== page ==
F.S. Jackson, however, recalled in the 1944 edition of Wisden that the event had occurred in the Sheffield match: "I went in first with W. G. Grace and we had to dance about a bit. One ball from Jones hit W. G. under the arm, and later in the innings another one went head-high past him and over Kelly's head to the boundary. This was the ball about which the Beard Story originated. I can see W. G. now. He threw his head back, which caused his beard to stick out. Down the pitch went W. G., stroking his beard, to Harry Trott and said: 'Here, what is all this?' And Trott said: 'Steady, Jonah.' To which Jones made that famous remark: 'Sorry, Doctor, she slipped.' I do not think the ball actually touched W. G.'s beard. That story was told after-wards, and I believe I was responsible. When I was out and returned to the Pavilion, I said: 'Did you see that one go through W. G.'s beard?'" That, then, would seem to go some way towards clearing up this long-debated issue. Forever thereafter, Grace referred to Jones as "the fellow who bowled through my beard".
His style as a batsman was more commanding than graceful, but as to its soundness and efficacy there were never two opinions; the severest criticism ever passed upon his powers was to the effect that he did not play slow bowling quite as well as fast.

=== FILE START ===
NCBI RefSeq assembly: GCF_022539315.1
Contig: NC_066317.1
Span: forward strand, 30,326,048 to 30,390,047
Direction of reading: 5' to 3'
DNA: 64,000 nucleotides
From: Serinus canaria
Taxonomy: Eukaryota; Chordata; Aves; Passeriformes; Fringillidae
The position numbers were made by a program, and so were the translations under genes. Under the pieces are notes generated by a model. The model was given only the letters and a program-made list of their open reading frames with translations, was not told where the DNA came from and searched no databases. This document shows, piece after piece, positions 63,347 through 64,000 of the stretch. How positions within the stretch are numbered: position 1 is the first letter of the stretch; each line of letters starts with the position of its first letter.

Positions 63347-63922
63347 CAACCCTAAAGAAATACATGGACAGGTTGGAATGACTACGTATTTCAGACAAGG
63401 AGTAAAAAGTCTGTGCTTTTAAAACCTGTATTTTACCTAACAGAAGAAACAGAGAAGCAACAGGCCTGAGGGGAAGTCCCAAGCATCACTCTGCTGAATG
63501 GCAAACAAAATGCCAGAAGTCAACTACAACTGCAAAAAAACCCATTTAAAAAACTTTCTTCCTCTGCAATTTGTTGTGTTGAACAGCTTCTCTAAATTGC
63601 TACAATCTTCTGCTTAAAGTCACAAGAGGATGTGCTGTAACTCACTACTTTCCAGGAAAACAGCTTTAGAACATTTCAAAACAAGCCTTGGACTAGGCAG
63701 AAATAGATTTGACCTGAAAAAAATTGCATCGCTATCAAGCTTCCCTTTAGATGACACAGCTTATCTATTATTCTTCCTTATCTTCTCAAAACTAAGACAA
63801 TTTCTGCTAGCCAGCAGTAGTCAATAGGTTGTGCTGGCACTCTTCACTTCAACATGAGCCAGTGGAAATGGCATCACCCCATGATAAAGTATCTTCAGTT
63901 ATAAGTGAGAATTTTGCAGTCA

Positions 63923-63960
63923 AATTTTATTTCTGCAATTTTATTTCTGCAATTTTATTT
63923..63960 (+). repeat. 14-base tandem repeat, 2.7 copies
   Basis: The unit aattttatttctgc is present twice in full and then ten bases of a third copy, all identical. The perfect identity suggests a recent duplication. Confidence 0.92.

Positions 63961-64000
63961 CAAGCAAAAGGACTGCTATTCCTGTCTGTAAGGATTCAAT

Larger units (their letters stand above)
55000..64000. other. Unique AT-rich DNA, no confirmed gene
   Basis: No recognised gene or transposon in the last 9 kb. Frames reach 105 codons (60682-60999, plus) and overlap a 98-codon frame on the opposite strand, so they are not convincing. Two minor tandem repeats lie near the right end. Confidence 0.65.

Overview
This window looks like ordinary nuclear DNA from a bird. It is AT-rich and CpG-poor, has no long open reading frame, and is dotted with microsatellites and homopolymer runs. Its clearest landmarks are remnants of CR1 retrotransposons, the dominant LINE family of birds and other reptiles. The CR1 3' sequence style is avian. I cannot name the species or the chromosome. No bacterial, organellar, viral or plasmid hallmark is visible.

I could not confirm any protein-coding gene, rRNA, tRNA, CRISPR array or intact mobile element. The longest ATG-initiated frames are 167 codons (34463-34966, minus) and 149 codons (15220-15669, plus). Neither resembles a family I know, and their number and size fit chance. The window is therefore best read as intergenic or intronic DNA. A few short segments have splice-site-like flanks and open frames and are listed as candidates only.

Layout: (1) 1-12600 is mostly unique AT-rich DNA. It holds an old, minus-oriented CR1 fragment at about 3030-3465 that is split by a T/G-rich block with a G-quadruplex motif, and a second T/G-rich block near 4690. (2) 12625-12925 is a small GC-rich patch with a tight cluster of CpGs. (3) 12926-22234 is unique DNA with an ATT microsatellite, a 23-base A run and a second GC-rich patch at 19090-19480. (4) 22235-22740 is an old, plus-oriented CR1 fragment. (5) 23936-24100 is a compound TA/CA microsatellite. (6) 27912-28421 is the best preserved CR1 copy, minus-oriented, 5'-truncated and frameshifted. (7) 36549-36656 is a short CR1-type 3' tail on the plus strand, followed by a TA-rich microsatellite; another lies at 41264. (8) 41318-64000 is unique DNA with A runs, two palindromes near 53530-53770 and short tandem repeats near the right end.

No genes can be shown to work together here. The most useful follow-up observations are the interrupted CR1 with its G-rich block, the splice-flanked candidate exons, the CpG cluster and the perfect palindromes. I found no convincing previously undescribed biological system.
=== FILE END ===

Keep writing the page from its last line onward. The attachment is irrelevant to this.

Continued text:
He played Test cricket against Australia in the 1880s, but he was already past his peak at that stage. He played his last Test at the age of 51.
The Doctor had made his final first-class appearance on 20-22 April 1908 for the Gentlemen of England v Surrey at The Oval, where, opening the innings, he scored 15 and 25. That year, on 26 June, he scored his final century (111 not out for London County v Whitgift Wanderers, a match in which he also took seven wickets, including a hat-trick).
During the Great War he was known to shake his fist and shout in his famously shrill voice at the German Zeppelins floating over his home in South London. When a friend remonstrated that he had not allowed Ernie Jones' thunderbolt deliveries to unsettle him, Grace retorted "But I could see them!" It was also at about this time, at Grace's Eltham home, that HDG Leveson-Gower famously asked him to name the greatest batsman whom he had known in all his fifty years' cricketing experience. Grace stroked his silvery beard, and there was certainly a twinkle in the eyes behind those bushy brows as he announced with complete certainty that he himself ought to be regarded as the finest ever. Regarding second place, however, Grace's answer was quick and decided, and has been quoted innumerable times since then: "Give me Arthur."
WG Grace died on October 23, 1915, aged 67 after suffering a stroke.
Grace supposedly wrote four separate autobiographies, but he was no writer and these were all "ghost written" for him according to Alan Gibson (see The Cricket Captains of England, 1989, p51). These are:
Biographies of Grace and works containing profiles of him include (not an exhaustive list):